10. Industry Relationships
The Sunshine Act requires pharmaceutical companies and medical device manufacturers to disclose payments and gifts awarded to every physician. This information can inform discussions with healthcare providers about their attitudes towards these relationships. Not all payments are created equal. Some payments indicate deeper, more entrenched relationships.

11. Their Competitors’ Industry Relationships
Your prospect will probably be curious to know about the industry relationships of other, similar specialists in their area. Highlight ways your product is different from the competition, and ways your product helps the physician during its use. Some of these companies may be your partners, in which case, try highlighting how your respective products work together.

12. Quality Matters
As the US healthcare system transitions to value-based care, there is a wealth of quality metrics that are published about each provider. Cross-reference which facility your physician spends the most time at and bring to the table important metrics about quality and perhaps how you product contributes to maintaining or improving those scores.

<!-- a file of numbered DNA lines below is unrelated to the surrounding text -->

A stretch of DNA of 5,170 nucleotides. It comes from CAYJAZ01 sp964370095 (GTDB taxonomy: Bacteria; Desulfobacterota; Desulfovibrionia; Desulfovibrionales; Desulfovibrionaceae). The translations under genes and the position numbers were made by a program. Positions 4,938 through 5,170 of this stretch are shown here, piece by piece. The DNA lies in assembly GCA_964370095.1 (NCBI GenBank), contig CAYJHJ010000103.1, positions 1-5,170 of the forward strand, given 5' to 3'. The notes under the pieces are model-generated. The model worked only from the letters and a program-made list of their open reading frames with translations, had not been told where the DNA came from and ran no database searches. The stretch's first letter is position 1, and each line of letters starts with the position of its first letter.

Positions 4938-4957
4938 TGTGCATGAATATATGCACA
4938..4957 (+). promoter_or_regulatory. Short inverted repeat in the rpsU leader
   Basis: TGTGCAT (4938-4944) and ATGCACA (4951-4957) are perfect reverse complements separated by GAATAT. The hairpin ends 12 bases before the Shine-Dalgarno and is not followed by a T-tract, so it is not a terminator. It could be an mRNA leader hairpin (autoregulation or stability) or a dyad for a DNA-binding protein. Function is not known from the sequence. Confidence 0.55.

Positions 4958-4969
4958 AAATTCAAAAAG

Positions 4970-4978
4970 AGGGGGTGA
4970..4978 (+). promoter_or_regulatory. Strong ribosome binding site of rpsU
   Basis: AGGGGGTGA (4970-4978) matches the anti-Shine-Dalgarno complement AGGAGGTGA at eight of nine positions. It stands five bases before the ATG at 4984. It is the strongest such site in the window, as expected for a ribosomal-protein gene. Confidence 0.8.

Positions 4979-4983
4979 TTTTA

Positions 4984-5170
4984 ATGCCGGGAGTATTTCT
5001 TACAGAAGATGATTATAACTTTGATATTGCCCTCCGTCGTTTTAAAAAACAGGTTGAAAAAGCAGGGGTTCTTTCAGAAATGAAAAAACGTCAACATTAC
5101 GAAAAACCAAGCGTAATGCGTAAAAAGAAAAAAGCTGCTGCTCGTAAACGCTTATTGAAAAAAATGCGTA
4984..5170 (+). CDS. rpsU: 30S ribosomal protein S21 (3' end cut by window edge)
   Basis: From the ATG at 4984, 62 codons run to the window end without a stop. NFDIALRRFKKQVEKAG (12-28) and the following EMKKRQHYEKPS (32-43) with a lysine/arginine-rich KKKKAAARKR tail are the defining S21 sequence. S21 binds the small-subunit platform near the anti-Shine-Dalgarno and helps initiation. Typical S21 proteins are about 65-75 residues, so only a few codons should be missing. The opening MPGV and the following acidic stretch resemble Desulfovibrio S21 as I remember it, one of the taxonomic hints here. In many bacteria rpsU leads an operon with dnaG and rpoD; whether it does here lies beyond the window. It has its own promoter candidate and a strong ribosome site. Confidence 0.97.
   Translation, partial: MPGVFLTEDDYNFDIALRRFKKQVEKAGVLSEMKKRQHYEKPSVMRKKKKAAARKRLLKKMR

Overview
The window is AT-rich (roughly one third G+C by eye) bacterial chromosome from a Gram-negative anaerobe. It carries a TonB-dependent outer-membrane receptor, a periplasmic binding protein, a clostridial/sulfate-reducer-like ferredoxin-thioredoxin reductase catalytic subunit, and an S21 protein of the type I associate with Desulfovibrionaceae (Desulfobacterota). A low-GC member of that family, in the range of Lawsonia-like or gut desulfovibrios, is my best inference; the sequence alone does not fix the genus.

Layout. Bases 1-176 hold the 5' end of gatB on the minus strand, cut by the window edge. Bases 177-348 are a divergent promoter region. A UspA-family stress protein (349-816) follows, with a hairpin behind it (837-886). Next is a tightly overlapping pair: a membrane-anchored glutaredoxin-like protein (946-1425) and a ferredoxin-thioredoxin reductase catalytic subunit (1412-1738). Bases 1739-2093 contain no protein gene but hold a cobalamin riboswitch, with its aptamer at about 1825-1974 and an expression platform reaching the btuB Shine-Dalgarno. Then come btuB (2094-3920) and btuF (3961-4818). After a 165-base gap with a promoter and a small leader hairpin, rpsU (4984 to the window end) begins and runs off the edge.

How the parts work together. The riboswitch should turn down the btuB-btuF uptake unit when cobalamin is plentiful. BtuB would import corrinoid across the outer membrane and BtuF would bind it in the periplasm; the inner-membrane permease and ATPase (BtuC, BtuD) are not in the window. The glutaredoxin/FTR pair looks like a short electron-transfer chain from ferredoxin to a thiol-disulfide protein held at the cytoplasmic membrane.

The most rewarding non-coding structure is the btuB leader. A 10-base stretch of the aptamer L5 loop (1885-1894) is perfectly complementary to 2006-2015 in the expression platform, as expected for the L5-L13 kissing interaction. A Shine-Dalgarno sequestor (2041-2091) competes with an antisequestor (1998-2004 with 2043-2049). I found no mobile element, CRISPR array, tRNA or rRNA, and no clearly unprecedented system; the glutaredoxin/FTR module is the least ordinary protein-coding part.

Building in content to your sales meeting that helps get your prospects talking and ensures you get to listen and learn is a powerful sales strategy.

At Carevoyance we make it easy to access a plethora of data and intelligence on every healthcare provider.

​We also make it simple to automatically generate professional-looking content that can be incorporated into your sales decks, printed out in easy-to-read reports or even emailed to your prospects as a summary and follow-up to your discussion.

Bringing data to your first meeting will impress your contacts and establish your credibility as a value-add partner.